"Donkey Dance" is a simple 30-second clip of Donkey performing an uninspired twist on Men Without Hats' "The Safety Dance."

"Saturday Night Live" ladies Maya Rudolph and Cheri Oteri have fun looking at storyboards of their 'Shrek 3' princess characters in "Meet the Cast." Like the other three characters, Puss in Boots gives parenting tips from experience in Shrek's Guide to Parenthood. "Tech of Shrek" informs us there's cutting-edge technique to baby vomit.

Feeling promotional in nature, the featurette "Meet the Cast" (10:40) covers the actors lending their voices to the film. Say what you want about DreamWorks believing highly-paid stars draw people into CGI films, but this welcome piece offers a winning blend of interview comments and recording session clips. Specific attention is given to the newcomers, particularly the "Saturday Night Live"-spawned princesses, and to the contributions of a high school band and cheerleaders.

"Shrek's Guide to Parenthood" provides 5 parenting tips each from Donkey, Puss in Boots, Pinocchio, and Gingy. A simple mix of recycled animation and on-screen text comprises the lessons, which run 30 seconds a piece and naturally reflect the characters dispatching them.

"Tech of Shrek" (9:53) covers the computer animation process, specifically how technology advances have resulted in enhanced detail on the sequels. Hair, clothing, elemental effects, crowd scene characters, and environments all get discussed in brisk fashion with production clips, animator sound bites, and a bit of shameless logo-dropping.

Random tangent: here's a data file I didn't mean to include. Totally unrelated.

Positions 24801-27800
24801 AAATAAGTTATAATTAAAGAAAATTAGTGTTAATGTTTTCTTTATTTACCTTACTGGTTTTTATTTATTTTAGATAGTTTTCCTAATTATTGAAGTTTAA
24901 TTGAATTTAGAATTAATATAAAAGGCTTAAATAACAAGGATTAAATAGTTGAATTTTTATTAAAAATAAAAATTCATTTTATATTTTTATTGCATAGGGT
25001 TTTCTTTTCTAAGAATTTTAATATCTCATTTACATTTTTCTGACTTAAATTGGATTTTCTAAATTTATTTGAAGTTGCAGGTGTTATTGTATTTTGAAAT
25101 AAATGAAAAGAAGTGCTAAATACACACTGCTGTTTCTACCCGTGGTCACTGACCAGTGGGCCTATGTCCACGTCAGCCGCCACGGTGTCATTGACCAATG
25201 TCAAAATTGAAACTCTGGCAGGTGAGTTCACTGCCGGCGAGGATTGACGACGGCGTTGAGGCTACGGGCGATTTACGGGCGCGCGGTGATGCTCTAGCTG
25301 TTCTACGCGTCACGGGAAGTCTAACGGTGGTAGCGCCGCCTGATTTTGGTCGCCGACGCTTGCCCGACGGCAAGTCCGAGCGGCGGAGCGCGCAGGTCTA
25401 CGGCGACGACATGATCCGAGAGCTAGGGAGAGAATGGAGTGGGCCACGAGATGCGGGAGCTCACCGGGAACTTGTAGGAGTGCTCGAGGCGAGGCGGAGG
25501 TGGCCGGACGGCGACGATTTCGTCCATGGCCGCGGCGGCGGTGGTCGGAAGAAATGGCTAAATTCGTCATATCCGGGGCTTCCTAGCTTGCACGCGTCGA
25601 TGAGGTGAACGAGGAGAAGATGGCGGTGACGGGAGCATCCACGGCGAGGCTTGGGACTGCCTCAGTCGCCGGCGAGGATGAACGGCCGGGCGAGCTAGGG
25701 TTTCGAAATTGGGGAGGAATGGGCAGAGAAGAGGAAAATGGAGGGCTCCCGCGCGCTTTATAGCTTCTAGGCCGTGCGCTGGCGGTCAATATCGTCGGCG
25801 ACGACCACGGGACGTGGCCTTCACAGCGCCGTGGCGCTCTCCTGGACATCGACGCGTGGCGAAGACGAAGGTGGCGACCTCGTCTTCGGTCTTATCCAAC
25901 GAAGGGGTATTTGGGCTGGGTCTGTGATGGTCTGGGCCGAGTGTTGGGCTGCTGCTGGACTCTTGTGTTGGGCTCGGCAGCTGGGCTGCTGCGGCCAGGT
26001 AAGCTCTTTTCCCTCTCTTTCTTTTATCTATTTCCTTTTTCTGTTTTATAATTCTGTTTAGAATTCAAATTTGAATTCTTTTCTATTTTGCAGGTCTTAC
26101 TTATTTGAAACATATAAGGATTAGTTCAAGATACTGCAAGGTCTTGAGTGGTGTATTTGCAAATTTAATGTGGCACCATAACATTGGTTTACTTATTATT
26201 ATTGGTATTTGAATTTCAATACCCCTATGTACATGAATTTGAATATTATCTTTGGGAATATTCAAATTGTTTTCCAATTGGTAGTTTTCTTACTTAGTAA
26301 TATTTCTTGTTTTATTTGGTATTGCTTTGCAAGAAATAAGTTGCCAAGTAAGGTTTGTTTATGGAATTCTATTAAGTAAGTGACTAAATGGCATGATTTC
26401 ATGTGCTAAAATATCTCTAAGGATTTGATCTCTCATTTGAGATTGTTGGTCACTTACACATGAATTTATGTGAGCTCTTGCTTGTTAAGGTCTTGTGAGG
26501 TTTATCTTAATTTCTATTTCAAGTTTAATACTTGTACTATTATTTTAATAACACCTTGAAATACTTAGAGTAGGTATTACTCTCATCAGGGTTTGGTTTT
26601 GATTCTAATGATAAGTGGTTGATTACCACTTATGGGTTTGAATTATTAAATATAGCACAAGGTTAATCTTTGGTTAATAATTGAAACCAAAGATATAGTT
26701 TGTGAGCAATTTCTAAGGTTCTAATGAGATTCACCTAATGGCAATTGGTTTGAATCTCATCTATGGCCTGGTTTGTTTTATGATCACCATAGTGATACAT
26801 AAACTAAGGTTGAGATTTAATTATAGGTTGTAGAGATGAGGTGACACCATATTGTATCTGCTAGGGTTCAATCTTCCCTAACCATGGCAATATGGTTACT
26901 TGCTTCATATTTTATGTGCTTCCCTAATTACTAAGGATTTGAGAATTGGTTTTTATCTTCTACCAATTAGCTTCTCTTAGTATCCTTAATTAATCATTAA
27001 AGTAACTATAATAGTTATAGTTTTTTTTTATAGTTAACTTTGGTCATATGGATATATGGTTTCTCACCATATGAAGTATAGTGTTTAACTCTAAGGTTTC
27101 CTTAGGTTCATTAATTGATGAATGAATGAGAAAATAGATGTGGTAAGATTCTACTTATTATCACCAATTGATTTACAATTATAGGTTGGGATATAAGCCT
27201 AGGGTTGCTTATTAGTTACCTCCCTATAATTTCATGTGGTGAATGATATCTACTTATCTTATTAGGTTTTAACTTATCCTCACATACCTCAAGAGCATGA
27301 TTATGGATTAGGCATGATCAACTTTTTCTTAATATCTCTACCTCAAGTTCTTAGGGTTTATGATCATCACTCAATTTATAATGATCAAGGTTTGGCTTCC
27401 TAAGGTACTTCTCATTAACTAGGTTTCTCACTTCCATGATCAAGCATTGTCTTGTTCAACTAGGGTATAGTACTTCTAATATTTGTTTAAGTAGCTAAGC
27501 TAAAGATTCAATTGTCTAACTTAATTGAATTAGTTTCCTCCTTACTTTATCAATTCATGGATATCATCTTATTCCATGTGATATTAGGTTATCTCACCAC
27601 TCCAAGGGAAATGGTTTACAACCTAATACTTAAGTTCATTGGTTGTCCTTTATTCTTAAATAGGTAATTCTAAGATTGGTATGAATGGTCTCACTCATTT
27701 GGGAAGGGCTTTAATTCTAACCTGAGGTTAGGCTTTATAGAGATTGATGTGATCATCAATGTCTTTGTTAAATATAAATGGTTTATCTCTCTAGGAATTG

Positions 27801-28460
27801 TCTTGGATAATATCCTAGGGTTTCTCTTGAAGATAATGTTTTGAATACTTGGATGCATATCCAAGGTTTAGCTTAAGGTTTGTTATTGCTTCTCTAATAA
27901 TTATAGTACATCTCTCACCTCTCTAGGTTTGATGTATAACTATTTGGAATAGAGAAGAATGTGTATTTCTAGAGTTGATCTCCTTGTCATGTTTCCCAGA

DreamWorks Animation Video Jukebox serves up musical sequences from six of the studio's CGI films: "I'm a Believer" (Shrek), "Livin' La Vida Loca" (Shrek 2), "Car Wash" (Shark Tale), "I Like to Move It" (Madagascar), Ben Folds Five's "Heist" (Over the Hedge), and, most enjoyably, "Dancing with Myself" (Flushed Away). Running 1-2 minutes each, the excerpts are thinly-veiled ads, but I suppose some who wouldn't have watched just trailers may check the section out and, if they don't already own all the movies, enjoy it.

Next, we find five Previews. The first three are the same that play upon inserting the disc (and can only be individually skipped), showcasing Bee Movie (bet you didn't see that coming!), Kung Fu Panda, and The Spiderwick Chronicles. Rounding out the section: a 2-minute spot for Shrek and Shrek 2 that merely repeat the songs from the previous feature and a DVD promo for Charlotte's Web (2006). Lamely, Shrek the Third's trailers aren't included here.

You could "Learn the Donkey Dance", but it's a lot less fun than the Safety Dance. Puss in Boots and Pinocchio square off in "Tickle Fight", one of five Royal Tournament included among the DVD-ROM Shrektivities. "Shrek Shmash Ups" lets you juggle four elements as you wish in piecing together a silly Shrek the Third sequence.

The remaining DVD-Video features are found in the DreamWorks Kids (DWK) Section.

"Merlin's Magic Crystal Ball" is the set-top equivalent of a Magic 8-Ball. Poorly-looped footage and a lack of original animation keep it from being much fun.